Introduction to PostgreSQL decimal Data Type

In PostgreSQL, decimal is a fixed precision numeric data type that allows storing high-precision numbers with specified precision and scale. Due to its ability to accurately represent decimal numbers, decimal type is very useful in scenarios that require precise calculations.

decimal is a numeric data type, also known as a fixed-point number type.


The syntax for decimal type in PostgreSQL is as follows:


Where p represents precision, which is the total number of digits including the scale, and it can range from 1 to 1000; s represents scale, which can range from 0 to p.

Use Cases

decimal type is commonly used in scenarios that require precise calculations, such as currency calculations, financial reports, etc. In these scenarios, precision and scale are crucial, and decimal type is designed for such purposes.


Here are two examples of using the decimal data type in PostgreSQL to store the results of currency calculations.

First, we create a table called sales to store sales records. The table contains four columns: id, date, amount, and tax, where both amount and tax are of type decimal:

  date DATE,
  amount DECIMAL(10,2),
  tax DECIMAL(10,2)

Next, we insert some sales records:

INSERT INTO sales (date, amount, tax) VALUES
  ('2022-01-01', 1234.56, 246.91),
  ('2022-01-02', 5678.90, 1135.78),
  ('2022-01-03', 9876.54, 1975.31);

We query the sales records and calculate the total sales and total tax:

SELECT SUM(amount) AS total_sales, SUM(tax) AS total_tax FROM sales;


 total_sales | total_tax
    16790.00 |   3357.00
(1 row)

Next, we create a table called accounts to store user account information. The table contains three columns: id, name, and balance, where balance is of type decimal:

CREATE TABLE accounts (
  name VARCHAR(50) NOT NULL,
  balance DECIMAL(20,2) DEFAULT 0.00

We insert some account information:

INSERT INTO accounts (name, balance) VALUES
  ('Alice', 1000.00),
  ('Bob', 2000.00),
  ('Charlie', 3000.00);

We can then use SELECT statements to query the account balances. Here’s an example of querying the balance:

SELECT balance FROM accounts WHERE id = 1;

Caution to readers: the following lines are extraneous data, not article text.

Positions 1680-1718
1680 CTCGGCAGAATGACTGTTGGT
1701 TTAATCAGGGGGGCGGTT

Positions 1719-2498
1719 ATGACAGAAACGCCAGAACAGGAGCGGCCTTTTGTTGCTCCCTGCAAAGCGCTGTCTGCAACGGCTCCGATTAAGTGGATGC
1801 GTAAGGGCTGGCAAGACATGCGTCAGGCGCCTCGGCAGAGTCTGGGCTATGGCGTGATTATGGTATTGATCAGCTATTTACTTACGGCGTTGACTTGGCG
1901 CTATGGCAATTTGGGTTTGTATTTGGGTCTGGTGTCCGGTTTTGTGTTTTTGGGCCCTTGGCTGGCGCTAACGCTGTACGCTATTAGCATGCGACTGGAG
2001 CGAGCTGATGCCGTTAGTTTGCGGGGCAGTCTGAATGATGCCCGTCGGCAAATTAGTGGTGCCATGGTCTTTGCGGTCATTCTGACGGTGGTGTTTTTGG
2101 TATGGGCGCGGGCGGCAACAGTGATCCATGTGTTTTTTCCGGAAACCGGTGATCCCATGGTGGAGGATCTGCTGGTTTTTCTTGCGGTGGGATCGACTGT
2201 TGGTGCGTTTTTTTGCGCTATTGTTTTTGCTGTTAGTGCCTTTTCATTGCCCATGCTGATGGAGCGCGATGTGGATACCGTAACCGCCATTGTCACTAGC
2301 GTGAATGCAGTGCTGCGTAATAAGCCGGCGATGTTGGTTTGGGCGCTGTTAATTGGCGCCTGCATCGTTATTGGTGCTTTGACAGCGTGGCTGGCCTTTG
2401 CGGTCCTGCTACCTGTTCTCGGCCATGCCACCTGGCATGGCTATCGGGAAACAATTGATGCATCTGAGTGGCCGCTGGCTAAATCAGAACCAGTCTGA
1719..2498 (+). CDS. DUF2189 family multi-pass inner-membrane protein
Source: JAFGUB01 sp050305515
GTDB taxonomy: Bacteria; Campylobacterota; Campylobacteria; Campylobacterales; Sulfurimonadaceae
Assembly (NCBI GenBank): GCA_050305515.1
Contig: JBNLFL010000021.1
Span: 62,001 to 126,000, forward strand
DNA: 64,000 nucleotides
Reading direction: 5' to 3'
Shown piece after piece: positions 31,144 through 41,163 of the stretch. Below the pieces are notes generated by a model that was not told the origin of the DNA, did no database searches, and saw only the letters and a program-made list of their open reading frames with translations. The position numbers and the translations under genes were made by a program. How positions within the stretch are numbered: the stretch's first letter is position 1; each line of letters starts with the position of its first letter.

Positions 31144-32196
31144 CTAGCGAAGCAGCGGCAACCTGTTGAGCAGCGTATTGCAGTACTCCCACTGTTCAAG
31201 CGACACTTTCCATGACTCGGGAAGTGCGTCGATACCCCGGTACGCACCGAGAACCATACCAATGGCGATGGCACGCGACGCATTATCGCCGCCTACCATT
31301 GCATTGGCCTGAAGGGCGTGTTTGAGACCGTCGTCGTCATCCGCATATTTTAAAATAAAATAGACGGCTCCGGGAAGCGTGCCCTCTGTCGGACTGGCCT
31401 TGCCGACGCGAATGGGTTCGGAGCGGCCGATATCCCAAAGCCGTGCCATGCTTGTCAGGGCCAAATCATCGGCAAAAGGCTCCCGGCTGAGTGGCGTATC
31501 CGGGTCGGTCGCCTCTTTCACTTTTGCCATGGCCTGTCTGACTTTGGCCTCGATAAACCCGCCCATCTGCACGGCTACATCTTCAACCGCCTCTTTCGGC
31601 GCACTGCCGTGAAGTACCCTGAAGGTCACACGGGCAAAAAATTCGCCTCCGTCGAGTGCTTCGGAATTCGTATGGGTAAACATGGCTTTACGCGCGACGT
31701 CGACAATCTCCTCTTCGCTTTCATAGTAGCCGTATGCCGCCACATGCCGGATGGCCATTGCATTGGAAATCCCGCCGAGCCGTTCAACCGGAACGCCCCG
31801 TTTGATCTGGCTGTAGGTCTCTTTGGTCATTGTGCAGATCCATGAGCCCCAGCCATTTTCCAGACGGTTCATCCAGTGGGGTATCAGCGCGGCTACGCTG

The above example will return the balance of the account with ID 1.

Next, we demonstrate how to perform a transfer operation. Suppose we want to transfer $100 from the account with ID 1 to the account with ID 2. Here’s an example SQL statement:

UPDATE accounts SET balance = balance - 100 WHERE id = 1;
UPDATE accounts SET balance = balance + 100 WHERE id = 2;

The above example starts a transaction with the BEGIN command, then performs two UPDATE statements to subtract $100 from the balance of the account with ID 1 and add $100 to the balance of the account with ID 2. Finally, the COMMIT command is used to commit the transaction.

Note that the above operations are performed within a transaction. This ensures that the transfer operation is atomic, meaning it either succeeds entirely or fails entirely. If one of the UPDATE operations fails, the entire transaction will be rolled back.

In addition to using transactions, we can also use CHECK constraints to ensure that the balance does not become negative. Here’s an example:

ALTER TABLE accounts ADD CONSTRAINT balance_check CHECK (balance >= 0);

The above example adds a CHECK constraint to the accounts table to ensure that the balance is always greater than or equal to zero. If a transfer operation would result in a negative balance, it would trigger a constraint violation error, preventing the transfer operation.


The decimal data type in PostgreSQL is well-suited for handling currencies and other numbers that require precise calculations. It provides useful features and constraints that ensure data accuracy and integrity.